In the wake of the expectations that lending rates would fall after the Reserve Bank of India (RBI) reduced the repo rate by 25 basis points (bps) to a five-year low of 6.50 percent at its bi-monthly monetary policy review meeting Tuesday, there has been an interesting take on whether banks are really in a condition to lend at lower rates post the rate cut.
Economist Ajit Ranade, in a column published in the Bangalore Mirror last week, wrote (citing the latest RBI data) that sharply in contrast to the growing economy and rising people's incomes, the current rate of growth of bank deposits at 9.9 percent is the lowest since 1963.
"Banks earn their income and profit from the net interest margin, i.e., the difference between what they offer on deposits (typically 4 to 7 per cent) and what they charge to their borrowers (typically 9 to 11per cent depending on the type of loan). But if they are forced to raise deposit rates, then surely the lending rates will also go up," Ranade wrote.
Notably, since banks lend based on the availability of deposits with them, a low deposit growth would, in fact, mean that banks may not have enough funds to loan. This, in turn, would lead to banks raising the rate of return on savings so to attract more deposits.
"But if they are forced to raise deposit rates, then surely the lending rates will also go up," Ranade noted.
Meanwhile, RBI governor Raghuram Rajan seemingly painted a different picture by expressing that borrowing rates are coming down significantly and hoping that banks would act upon the slew of measures taken by the apex bank and reduce lending rates.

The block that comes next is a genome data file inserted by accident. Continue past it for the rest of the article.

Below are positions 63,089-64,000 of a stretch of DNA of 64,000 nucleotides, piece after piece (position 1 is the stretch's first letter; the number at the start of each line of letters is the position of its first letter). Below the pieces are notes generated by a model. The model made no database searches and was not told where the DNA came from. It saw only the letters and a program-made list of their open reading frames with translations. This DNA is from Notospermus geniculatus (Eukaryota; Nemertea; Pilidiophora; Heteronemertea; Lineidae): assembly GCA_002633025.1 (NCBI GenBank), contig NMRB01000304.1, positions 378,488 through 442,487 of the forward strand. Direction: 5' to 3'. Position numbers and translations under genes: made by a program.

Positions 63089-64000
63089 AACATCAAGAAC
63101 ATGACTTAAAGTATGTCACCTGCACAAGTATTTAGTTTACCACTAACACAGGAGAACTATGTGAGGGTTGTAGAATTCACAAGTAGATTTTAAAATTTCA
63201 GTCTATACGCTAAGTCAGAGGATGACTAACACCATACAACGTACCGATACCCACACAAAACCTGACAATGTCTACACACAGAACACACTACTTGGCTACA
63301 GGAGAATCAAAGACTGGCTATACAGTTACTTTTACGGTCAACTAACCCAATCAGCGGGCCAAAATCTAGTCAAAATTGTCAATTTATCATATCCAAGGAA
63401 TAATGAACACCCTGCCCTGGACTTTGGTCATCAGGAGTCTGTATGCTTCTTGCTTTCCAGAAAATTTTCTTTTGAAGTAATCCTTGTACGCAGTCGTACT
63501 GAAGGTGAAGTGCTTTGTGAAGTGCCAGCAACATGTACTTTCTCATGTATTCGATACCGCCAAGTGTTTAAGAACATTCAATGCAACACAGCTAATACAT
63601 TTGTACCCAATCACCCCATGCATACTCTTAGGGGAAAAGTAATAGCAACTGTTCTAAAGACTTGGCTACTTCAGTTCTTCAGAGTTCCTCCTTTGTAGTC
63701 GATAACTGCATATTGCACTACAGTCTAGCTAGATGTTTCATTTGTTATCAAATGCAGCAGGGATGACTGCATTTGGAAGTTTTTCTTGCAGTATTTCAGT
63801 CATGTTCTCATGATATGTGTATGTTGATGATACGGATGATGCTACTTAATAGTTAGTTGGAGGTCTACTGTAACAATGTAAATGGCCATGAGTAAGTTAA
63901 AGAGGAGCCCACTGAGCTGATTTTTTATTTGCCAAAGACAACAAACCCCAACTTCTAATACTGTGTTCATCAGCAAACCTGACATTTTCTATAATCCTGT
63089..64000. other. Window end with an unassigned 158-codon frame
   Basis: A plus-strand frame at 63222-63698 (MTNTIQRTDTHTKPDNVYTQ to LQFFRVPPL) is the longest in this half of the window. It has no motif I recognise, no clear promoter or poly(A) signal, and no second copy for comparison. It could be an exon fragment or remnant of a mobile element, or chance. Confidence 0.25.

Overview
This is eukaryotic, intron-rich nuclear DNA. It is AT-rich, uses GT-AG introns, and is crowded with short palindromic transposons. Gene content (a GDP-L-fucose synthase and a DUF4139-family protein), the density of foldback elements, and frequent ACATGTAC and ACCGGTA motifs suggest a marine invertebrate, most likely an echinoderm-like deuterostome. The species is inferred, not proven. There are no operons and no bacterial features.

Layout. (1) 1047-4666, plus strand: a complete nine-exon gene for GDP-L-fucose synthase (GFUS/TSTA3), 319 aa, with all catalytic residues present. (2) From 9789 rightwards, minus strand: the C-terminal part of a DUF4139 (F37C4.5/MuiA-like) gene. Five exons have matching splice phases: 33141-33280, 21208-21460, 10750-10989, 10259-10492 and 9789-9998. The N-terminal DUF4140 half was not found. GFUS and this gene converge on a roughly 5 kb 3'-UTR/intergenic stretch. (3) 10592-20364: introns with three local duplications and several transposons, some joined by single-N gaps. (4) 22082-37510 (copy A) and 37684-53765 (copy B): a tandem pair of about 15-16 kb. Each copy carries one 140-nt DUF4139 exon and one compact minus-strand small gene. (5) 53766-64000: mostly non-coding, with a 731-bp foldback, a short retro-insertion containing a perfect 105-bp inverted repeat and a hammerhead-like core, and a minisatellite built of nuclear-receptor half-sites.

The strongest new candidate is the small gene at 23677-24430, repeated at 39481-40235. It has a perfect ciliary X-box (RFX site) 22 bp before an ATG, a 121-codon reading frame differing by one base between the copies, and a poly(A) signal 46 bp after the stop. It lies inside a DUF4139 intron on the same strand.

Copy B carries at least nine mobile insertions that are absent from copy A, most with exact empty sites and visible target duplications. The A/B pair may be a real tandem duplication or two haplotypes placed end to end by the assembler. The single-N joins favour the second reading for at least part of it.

"Borrowing rates are coming down significantly in this economy. My hope is that we will see significantly more transmission over the next few months," he told at a press conference Tuesday in Mumbai, Reuters reported.
In 2013, Pratip Chaudhuri, former head of India's biggest lender State Bank of India, had echoed similar concern, saying that for banks to lower interest rates would depend on deposit rates and not the repo rate.
"Interest rates will depend on deposit rates and not the repo rate...If the (deposit) costs go up, the lending rates will also go up. The car loans and home loans will get costlier if the deposit rates increase. It does not depend on the repo rate...the repo rate is immaterial, please throw it out of the window," Chaudhuri told the Hindu.
However, India Inc. saw the measures initiated by the RBI as paving the way for a cut in lending rates by banks.
"The 25 bps cut and other measures by the RBI to boost the liquidity in the system is a welcome move. A relief on the cost of funds is awaited eagerly by the corporate India, which should help them to improve financial health and plan for the next leg of growth," said Umesh Revankar, MD, Shriram Transport Finance Company Limited.
A similar view was expressed by George Alexander Muthoot, managing director, Muthoot Finance Ltd. "With this, we expect RBI to focus on implementation of rate cuts by banks to ensure faster transmission of rate cuts to the end borrowers," he said in a statement.
ICICI Bank MD and CEO Chanda Kochhar appreciated the "accommodative stance" of the RBI.
"The announcement that the RBI will progressively lower the average liquidity deficit in the system from one per cent of NDTL to a position closer to neutrality significantly addresses this concern. This should support the transmission of RBI's accommodative policy stance," she said in a statement Tuesday.